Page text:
If you think of a bowl of oats, Weetabix or chia seeds left on the sink, if you come back after 30 minutes, they absorb all the liquid and form a solid pudding!
So, how does this help lower cholesterol?
Well, this “gel-like” substance acts like a magnet or a mop. It grabs onto cholesterol in your small and large intestines, sweeping it all the way through your digestive tract and taking it out with your stool. In essence, you poo out the extra cholesterol.
Oats and barley are particularly good at this because they have a soluble fibre known as beta-glucan with a really strong gel-forming effect. In fact, you can see it on top of oats if you leave them sitting there for long enough.
Now it does more – so this gel-like substance also captures bile in your digestive tract and removes it.
In basic science, in order for your body to make bile, it needs to use cholesterol as an ingredient.
So, since the gel in the soluble fibre is also catching and removing bile, your body must make more bile to make up for what it’s losing in your stool. And to do this, it needs to take some of the cholesterol that’s in your bloodstream to make it. So now the amount of cholesterol that’s in your bloodstream is going to be reduced in this way too.
Then, finally, this soluble fibre is not digested. So, when it gets to your large intestine, it ferments in your gut. As it’s fermenting, it creates short chain fatty acids (SCFAs). These SCFAs are hugely beneficial as they can prevent your body from making new cholesterol.
So, in summary, soluble fibre is:
- Sticking to the cholesterol in your body, mopping it up and removing it in the stool.
- It’s also removing bile, forcing your body to make more bile and use up that extra cholesterol.
- And it’s helping make these SCFAs that preventing your body from making more cholesterol in the future.
10 to 25 grams of soluble fibre per day has been shown to reduce cholesterol by five to 10%. So a huge amount!
Let’s Get Practical – How To Increase Soluble Fibre Intake
You do not need to tediously count out how many grams of fibre are in every bite of food you eat. Instead, simply focus on these changes:
- Make sure you are having at least five servings of fruit and vegetables every single day, ideally more.
One portion of fruit and veg is:
- one medium fruit, e.g. apple, orange, banana, pear
- two small fruits, e.g. two kiwis or two plums
- two cups of salad
- one cup of vegetables or roughly 80g.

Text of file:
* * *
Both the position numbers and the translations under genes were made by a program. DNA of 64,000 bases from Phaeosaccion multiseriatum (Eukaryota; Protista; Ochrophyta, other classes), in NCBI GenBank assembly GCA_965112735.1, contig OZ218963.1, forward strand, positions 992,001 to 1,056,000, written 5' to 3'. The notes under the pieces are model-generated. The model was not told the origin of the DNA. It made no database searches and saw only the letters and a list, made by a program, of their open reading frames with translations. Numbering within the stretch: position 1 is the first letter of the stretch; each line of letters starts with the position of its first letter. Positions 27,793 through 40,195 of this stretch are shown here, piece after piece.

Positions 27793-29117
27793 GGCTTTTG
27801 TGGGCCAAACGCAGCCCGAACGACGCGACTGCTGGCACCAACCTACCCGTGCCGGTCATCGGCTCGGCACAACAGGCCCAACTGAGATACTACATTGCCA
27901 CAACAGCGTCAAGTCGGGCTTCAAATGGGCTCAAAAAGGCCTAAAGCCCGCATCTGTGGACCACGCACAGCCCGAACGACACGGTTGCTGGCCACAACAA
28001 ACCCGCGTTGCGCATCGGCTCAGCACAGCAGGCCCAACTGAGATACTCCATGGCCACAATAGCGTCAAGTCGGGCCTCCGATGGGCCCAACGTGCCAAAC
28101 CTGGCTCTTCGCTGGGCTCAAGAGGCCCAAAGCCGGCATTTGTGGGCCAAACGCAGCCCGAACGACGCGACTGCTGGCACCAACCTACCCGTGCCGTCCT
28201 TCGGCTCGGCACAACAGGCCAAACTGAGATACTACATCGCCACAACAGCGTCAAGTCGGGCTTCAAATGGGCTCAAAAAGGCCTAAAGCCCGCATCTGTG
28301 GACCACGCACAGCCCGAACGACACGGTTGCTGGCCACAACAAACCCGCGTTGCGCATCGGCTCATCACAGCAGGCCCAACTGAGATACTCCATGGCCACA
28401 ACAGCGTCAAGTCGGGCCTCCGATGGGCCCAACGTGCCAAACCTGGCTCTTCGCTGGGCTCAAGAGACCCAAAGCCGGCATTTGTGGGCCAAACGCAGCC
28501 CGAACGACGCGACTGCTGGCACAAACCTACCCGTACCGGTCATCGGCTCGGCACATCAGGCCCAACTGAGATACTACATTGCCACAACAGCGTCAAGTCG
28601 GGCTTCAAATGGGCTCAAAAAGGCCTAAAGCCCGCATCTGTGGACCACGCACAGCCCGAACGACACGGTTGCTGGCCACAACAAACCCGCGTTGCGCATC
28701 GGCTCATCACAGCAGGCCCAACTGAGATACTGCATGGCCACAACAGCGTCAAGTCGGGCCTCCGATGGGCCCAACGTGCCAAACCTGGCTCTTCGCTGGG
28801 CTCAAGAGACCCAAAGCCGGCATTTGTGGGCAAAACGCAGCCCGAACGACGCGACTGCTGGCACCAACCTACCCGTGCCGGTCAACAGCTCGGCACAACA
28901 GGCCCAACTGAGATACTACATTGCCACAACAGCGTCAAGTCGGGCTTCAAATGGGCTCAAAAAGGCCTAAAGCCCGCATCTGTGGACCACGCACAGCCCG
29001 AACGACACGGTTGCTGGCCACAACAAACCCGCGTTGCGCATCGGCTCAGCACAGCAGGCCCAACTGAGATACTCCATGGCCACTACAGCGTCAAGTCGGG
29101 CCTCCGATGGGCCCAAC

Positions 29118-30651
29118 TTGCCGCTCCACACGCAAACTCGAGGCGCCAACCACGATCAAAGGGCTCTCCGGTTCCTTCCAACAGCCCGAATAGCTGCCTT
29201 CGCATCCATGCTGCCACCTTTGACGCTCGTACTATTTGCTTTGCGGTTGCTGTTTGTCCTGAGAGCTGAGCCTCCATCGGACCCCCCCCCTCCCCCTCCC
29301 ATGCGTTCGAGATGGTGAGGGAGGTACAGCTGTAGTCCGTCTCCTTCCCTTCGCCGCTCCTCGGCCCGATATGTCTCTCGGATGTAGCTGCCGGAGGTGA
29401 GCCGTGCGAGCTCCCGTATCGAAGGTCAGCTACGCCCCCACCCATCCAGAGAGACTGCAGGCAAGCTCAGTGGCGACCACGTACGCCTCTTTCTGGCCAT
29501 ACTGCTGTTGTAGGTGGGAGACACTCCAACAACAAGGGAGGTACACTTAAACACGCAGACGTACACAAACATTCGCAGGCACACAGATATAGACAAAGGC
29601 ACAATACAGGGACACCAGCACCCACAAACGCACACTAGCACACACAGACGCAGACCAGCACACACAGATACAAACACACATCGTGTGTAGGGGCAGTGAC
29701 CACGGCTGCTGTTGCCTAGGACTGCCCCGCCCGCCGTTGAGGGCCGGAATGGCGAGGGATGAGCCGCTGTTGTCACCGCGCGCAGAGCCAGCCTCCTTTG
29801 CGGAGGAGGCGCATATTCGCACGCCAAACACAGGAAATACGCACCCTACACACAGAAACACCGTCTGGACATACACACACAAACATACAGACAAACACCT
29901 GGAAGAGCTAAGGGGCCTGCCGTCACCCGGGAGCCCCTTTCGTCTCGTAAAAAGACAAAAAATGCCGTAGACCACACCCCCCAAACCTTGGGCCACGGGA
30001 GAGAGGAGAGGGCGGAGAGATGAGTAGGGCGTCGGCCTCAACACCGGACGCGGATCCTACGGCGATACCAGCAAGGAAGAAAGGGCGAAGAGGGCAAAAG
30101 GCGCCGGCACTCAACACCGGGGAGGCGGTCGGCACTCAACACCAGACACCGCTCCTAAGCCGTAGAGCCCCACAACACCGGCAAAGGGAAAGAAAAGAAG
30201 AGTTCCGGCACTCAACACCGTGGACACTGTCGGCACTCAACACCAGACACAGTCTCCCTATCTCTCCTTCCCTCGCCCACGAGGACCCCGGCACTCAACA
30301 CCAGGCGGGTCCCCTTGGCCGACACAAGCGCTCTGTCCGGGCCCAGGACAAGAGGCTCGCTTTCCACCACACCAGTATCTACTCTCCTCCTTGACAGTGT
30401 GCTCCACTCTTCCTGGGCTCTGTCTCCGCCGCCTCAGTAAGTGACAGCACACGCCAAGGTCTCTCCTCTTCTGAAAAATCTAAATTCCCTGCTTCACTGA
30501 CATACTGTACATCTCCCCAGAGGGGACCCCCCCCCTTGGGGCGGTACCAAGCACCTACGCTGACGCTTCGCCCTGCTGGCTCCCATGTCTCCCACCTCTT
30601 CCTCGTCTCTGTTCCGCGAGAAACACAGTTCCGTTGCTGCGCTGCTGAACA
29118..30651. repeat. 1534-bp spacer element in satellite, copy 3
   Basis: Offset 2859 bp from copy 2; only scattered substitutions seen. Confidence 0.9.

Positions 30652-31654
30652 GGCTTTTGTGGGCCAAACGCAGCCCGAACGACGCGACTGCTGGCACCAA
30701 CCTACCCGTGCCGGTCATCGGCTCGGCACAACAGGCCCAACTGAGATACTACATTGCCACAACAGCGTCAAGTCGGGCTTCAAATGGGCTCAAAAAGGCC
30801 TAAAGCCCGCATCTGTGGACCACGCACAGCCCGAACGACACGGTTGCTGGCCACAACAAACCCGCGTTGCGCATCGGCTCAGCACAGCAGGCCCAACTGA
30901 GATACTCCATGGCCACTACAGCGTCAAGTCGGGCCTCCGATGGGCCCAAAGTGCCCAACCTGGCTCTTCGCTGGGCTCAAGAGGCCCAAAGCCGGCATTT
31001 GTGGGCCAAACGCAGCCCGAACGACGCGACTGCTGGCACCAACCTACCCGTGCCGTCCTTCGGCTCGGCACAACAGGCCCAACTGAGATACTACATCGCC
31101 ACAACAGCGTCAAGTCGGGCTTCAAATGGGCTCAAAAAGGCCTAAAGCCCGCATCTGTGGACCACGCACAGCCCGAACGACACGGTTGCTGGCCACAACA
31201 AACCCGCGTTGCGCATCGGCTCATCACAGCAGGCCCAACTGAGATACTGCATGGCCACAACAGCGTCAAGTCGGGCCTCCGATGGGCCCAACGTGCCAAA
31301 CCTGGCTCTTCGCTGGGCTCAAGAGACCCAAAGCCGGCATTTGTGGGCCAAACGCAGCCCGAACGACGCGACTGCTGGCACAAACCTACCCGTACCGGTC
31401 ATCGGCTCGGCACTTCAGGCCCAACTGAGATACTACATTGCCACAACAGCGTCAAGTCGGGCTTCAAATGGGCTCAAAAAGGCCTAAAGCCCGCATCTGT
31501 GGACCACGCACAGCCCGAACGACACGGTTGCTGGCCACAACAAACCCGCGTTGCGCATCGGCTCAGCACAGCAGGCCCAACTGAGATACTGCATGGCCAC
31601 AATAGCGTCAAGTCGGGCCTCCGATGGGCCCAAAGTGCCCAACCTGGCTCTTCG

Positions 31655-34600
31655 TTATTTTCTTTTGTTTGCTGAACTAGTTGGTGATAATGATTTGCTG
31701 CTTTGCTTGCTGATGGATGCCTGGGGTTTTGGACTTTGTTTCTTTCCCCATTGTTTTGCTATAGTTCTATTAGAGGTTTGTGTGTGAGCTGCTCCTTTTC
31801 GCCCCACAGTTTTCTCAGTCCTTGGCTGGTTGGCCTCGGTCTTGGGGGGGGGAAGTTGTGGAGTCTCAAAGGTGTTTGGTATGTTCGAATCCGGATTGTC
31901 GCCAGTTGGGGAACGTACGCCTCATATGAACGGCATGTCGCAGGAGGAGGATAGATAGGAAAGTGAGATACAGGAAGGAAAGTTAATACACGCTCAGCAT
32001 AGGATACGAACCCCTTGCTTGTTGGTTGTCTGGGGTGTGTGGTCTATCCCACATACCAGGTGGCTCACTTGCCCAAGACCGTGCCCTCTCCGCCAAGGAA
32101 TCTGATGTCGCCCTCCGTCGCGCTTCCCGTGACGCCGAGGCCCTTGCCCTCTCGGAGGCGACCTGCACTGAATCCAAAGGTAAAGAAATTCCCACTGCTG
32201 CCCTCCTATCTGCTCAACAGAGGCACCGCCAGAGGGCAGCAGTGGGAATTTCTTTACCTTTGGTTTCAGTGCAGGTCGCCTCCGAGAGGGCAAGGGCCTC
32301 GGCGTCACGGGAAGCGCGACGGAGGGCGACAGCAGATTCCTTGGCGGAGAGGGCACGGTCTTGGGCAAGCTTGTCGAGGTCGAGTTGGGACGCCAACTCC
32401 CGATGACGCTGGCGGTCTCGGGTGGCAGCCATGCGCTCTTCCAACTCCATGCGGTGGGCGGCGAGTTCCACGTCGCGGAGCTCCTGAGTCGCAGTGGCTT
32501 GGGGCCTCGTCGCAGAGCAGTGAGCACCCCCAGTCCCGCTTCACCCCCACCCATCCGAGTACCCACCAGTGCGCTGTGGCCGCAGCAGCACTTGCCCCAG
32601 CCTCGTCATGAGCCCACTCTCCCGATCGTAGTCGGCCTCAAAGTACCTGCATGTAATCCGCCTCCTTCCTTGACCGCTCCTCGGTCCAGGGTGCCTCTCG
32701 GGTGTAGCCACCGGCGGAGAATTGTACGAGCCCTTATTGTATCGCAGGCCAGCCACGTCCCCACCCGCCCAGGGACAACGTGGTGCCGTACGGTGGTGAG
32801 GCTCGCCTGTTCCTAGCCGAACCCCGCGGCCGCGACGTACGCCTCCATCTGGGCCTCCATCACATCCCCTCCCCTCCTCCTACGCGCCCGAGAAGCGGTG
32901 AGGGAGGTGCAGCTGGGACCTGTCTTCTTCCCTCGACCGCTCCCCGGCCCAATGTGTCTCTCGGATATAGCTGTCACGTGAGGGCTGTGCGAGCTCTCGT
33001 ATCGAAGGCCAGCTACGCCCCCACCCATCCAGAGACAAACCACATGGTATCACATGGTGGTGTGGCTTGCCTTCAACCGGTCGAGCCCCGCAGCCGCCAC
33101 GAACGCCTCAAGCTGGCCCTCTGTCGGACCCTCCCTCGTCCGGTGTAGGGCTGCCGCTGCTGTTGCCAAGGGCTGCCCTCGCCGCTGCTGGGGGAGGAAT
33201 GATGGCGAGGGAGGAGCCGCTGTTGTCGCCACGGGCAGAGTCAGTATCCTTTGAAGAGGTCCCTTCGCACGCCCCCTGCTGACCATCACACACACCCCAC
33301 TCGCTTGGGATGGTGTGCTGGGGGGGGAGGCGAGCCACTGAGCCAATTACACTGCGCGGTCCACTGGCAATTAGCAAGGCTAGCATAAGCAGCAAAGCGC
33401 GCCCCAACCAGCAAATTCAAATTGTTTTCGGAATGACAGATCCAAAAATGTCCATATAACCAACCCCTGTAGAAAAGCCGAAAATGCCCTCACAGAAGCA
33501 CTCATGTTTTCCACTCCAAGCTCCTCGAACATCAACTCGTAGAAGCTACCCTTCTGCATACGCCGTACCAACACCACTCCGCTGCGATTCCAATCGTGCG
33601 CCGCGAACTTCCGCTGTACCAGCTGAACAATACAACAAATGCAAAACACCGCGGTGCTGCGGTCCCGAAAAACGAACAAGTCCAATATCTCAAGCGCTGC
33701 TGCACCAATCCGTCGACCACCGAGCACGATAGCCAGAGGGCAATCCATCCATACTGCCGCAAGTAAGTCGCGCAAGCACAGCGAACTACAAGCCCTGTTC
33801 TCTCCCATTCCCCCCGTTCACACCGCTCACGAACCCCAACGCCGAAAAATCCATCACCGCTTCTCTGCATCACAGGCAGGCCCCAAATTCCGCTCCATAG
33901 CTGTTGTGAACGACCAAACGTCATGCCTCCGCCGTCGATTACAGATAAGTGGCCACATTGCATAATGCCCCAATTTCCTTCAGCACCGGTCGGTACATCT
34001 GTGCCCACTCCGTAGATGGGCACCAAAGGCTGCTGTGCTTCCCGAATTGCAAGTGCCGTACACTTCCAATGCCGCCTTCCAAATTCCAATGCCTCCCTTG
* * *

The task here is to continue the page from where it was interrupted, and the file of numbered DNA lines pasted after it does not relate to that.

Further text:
2. Choose wholegrains, e.g. wholemeal bread, cereals, pasta and rice
3. Add nuts and seeds to everything you can.
4. Make beans, peas and pulses your best friend.
Now, if you want to be a little more prescriptive, I would recommend really focusing on increasing your intake of beta-glucans. We know that 3g of beta-glucan a day helps actively lower cholesterol.
You can get this by eating three servings of the following foods:
- A small bowl of porridge (using 30g of porridge oats)
- 13g (1-2 tablespoons) of oat bran – sprinkled onto cereals or added to casseroles, soups or smoothies
- 250ml of an oat drink (containing at least 1g of beta-glucan per serving)
- One oat breakfast biscuit
- One serving of oat breakfast cereal flakes (30-35g)
- Three oatcakes
- Recipes providing at least 30g of oats per serving that are also low in saturated fat
- 75g cooked pearl barley – you can add these to stews, casseroles, salads or use them instead of rice to make a risotto
- 40g of barley flakes
Top Tips When Increasing Fibre
Increase fibre slowly to allow your gut to adjust. You also want to make sure you are drinking plenty of fluid to avoid ending up like a clogged kitchen sink. Fibre needs fluid to work; don’t forget that!
This post was all about How To Reduce Cholesterol In 30 Days and my number one cholesterol-lowering food.
Hi there! My name is Maria, and I am a Registered Dietitian practicing in Ireland and Bermuda. I have extensive experience in helping clients lower their cholesterol levels through dietary interventions. I hope you found the article informative and beneficial. If you have any questions or concerns, please do not hesitate to contact me. Additionally, if there are any other topics related to nutrition that you would like me to cover in my upcoming articles, please let me know. I would be more than happy to help.
Stay happy and healthy 💚
Your Registered Dietitian